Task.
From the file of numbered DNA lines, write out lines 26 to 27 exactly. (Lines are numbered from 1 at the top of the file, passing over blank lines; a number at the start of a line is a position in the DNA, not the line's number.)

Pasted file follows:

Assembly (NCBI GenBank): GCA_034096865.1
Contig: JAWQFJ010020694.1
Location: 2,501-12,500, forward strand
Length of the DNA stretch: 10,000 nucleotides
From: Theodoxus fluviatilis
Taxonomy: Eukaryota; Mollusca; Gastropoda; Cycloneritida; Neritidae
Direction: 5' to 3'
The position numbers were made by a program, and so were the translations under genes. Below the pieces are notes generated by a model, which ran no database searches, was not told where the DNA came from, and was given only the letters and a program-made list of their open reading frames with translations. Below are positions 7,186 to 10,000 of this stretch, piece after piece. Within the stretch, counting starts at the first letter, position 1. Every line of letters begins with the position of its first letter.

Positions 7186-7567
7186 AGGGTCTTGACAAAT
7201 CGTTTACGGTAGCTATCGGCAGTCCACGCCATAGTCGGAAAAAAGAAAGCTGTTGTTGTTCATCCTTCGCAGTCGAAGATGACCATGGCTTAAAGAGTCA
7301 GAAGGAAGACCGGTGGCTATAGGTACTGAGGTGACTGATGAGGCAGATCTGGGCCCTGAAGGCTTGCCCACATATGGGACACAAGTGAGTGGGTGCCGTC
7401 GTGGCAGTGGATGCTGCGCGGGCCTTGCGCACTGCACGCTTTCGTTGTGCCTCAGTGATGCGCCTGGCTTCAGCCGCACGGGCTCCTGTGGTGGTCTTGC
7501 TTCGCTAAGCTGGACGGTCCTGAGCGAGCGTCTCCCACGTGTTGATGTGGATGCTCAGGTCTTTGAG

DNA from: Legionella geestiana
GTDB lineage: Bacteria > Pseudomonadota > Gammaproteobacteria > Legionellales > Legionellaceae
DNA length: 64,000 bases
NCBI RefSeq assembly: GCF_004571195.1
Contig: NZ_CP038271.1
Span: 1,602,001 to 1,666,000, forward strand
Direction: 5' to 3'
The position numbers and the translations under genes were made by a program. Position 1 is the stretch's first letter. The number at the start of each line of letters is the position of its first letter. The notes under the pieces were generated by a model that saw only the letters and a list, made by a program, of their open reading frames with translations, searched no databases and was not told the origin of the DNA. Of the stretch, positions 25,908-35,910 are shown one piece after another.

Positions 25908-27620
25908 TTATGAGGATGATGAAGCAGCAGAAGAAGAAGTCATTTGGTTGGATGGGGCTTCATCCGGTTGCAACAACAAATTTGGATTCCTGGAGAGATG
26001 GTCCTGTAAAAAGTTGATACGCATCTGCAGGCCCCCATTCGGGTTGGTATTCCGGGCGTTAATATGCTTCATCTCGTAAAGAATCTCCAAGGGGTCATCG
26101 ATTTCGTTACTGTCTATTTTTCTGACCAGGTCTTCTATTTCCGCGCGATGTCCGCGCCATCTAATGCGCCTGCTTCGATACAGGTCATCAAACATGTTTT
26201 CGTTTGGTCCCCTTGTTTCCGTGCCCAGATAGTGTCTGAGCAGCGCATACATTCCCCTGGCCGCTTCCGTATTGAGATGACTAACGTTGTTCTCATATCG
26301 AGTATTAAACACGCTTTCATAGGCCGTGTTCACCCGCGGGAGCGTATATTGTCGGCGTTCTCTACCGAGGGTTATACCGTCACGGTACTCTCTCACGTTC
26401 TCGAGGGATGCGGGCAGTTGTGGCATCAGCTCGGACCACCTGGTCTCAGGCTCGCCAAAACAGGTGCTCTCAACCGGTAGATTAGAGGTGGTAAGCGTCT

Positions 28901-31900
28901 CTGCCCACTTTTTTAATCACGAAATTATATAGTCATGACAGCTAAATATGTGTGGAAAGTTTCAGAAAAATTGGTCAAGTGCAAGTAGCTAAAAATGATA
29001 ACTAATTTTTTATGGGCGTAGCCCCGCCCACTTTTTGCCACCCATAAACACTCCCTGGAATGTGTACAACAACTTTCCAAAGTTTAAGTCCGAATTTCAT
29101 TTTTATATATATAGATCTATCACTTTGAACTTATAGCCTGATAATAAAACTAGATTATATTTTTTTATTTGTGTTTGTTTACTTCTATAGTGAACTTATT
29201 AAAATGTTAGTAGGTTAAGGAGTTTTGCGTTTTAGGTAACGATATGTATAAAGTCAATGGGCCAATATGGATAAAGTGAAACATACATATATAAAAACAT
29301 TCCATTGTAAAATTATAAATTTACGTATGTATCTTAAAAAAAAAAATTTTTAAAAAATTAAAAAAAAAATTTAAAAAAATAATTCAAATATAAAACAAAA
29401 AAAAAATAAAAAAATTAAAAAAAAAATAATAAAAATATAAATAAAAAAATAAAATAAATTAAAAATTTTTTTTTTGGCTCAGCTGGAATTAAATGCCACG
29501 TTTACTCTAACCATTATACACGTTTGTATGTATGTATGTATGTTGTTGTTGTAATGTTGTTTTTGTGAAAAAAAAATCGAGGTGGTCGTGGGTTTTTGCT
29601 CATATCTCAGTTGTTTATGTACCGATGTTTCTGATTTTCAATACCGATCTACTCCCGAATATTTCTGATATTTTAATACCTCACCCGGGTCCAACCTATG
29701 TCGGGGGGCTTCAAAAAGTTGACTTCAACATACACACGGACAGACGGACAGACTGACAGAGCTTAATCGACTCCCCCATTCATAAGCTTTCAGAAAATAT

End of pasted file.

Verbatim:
26101 ATTTCGTTACTGTCTATTTTTCTGACCAGGTCTTCTATTTCCGCGCGATGTCCGCGCCATCTAATGCGCCTGCTTCGATACAGGTCATCAAACATGTTTT
26201 CGTTTGGTCCCCTTGTTTCCGTGCCCAGATAGTGTCTGAGCAGCGCATACATTCCCCTGGCCGCTTCCGTATTGAGATGACTAACGTTGTTCTCATATCG